After her visit, King Mohammed VI branded as ‘traitors’ anyone who questioned Moroccan sovereignty over its ‘Saharan provinces’, and days later Haidar was deported. Quiet diplomacy by the Obama administration avoided what might otherwise have been seen as a foreign policy embarrassment.

While Haidar’s return is a significant victory, the dust will have to settle before independence campaigners can assess whether it has taken them any closer to the long-awaited referendum for self-determination in Western Sahara. While the increased level of awareness will undoubtedly push the matter up the international agenda, the bitterness of the dispute will not have done anything to create the atmosphere of trust and mutual respect that the UN special envoy to Western Sahara, Christopher Ross, had hoped to foster when he met the parties for talks-about-talks in August.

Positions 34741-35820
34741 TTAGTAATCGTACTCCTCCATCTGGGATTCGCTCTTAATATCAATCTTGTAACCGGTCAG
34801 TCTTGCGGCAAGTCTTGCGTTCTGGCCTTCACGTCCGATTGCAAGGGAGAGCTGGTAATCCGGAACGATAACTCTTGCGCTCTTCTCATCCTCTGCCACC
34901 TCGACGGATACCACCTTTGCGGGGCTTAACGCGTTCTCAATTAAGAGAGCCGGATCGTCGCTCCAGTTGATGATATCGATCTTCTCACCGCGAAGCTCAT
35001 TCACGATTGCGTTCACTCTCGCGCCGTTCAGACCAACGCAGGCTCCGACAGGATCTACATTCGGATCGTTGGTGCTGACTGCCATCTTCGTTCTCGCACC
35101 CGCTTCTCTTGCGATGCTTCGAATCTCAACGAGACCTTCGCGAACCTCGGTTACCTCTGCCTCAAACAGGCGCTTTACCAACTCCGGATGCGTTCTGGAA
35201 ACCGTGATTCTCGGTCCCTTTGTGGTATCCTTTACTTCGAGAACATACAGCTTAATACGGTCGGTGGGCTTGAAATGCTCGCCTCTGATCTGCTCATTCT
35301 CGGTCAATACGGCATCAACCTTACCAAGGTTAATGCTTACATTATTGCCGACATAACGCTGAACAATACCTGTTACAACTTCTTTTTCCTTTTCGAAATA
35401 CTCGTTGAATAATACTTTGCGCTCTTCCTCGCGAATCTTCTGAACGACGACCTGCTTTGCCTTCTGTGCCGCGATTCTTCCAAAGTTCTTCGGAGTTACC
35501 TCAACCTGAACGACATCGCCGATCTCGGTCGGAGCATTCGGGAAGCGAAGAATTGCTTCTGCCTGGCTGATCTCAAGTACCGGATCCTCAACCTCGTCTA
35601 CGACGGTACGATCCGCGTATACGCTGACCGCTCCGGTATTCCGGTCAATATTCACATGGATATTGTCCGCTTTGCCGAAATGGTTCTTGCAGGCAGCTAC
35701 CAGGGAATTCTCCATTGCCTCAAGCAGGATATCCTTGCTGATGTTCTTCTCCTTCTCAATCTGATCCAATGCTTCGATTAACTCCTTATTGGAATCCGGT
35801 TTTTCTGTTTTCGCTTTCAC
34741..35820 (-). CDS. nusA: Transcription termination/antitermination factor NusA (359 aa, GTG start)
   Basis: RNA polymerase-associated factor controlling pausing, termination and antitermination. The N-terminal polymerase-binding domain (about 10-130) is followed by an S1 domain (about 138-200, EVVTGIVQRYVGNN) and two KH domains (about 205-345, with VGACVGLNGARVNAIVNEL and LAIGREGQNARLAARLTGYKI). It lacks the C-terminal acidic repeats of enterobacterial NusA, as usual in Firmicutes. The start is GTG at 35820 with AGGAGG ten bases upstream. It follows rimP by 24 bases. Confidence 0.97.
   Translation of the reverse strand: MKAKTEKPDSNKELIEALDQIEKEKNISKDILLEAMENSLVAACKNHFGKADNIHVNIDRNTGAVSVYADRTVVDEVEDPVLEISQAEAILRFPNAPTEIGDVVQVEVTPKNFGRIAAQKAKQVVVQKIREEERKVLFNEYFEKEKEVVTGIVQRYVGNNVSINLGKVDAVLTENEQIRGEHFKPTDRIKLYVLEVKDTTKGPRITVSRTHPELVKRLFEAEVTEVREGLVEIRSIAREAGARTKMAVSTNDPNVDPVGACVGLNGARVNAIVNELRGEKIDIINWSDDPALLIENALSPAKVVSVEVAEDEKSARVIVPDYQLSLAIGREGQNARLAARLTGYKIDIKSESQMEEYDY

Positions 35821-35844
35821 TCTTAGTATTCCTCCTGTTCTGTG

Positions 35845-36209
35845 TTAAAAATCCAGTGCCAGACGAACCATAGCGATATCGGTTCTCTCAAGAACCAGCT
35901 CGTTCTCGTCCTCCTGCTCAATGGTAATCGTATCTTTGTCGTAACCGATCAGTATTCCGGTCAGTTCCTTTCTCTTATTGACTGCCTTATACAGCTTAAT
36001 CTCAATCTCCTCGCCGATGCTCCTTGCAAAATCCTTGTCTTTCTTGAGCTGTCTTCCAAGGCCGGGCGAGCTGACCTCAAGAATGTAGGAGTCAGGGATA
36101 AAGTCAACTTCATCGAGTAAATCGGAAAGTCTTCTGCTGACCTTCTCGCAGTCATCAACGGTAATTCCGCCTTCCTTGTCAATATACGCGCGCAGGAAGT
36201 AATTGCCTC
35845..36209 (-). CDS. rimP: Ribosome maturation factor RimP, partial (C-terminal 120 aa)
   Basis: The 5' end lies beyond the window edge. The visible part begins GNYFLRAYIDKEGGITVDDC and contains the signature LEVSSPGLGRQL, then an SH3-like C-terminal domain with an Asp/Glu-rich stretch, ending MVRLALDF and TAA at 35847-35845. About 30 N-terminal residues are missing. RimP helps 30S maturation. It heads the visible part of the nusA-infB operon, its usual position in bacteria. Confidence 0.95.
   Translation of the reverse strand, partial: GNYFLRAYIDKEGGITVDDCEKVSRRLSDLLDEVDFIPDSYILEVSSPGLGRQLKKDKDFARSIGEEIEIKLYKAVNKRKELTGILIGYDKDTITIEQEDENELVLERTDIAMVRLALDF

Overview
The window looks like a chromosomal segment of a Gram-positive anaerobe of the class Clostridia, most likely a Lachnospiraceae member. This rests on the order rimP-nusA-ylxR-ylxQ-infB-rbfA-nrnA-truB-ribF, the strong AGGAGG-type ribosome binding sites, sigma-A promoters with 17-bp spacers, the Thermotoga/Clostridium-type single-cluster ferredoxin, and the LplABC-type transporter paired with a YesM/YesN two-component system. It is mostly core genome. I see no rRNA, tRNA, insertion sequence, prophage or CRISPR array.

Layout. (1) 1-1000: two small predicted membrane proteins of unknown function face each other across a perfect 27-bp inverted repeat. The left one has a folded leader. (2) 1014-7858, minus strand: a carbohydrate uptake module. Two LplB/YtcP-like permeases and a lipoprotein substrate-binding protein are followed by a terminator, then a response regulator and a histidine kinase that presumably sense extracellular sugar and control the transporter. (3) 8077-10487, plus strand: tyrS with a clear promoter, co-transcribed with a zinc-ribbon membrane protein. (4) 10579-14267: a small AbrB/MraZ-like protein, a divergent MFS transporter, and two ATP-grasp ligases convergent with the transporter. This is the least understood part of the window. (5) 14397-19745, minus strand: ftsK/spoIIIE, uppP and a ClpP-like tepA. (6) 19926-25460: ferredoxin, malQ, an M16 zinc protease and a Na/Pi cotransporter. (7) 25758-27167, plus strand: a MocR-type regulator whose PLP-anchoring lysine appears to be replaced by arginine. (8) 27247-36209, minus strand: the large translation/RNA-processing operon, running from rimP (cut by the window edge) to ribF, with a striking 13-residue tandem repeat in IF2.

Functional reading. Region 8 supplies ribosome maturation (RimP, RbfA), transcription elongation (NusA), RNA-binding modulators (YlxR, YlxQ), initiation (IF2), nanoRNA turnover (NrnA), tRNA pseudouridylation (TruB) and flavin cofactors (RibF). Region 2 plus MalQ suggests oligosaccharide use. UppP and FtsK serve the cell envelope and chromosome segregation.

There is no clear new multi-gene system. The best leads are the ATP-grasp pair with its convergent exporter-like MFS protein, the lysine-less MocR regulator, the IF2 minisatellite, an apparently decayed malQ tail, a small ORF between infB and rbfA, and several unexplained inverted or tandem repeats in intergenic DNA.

In addition, the personal health and safety of Aminatou Haidar is far from guaranteed. Doctors treating her remain concerned about permanent damage to her health as a result of her hunger strike and say it will be at least two months before she regains her strength and the 10 kilos she lost in weight. There are also fears that the Moroccan authorities might dish out some form of punishment now that Haidar is back under their control. Haidar has endured more than four years of imprisonment and torture in the past. Her situation and that of other human rights campaigners remains precarious.

Yet activists around the world can take strength from Aminatou Haidar’s victory. It has shown that powerful governments, so used to using violence and repression to try to resolve conflicts, do not have a response to a solitary woman with determination in her heart and justice on her side, sitting in an airport terminal on a bench.

Stefan Simanowitz is a journalist with a special interest in human rights. He is chair of the Free Western Sahara Network and spent time with Aminatou Haidar in Lanzarote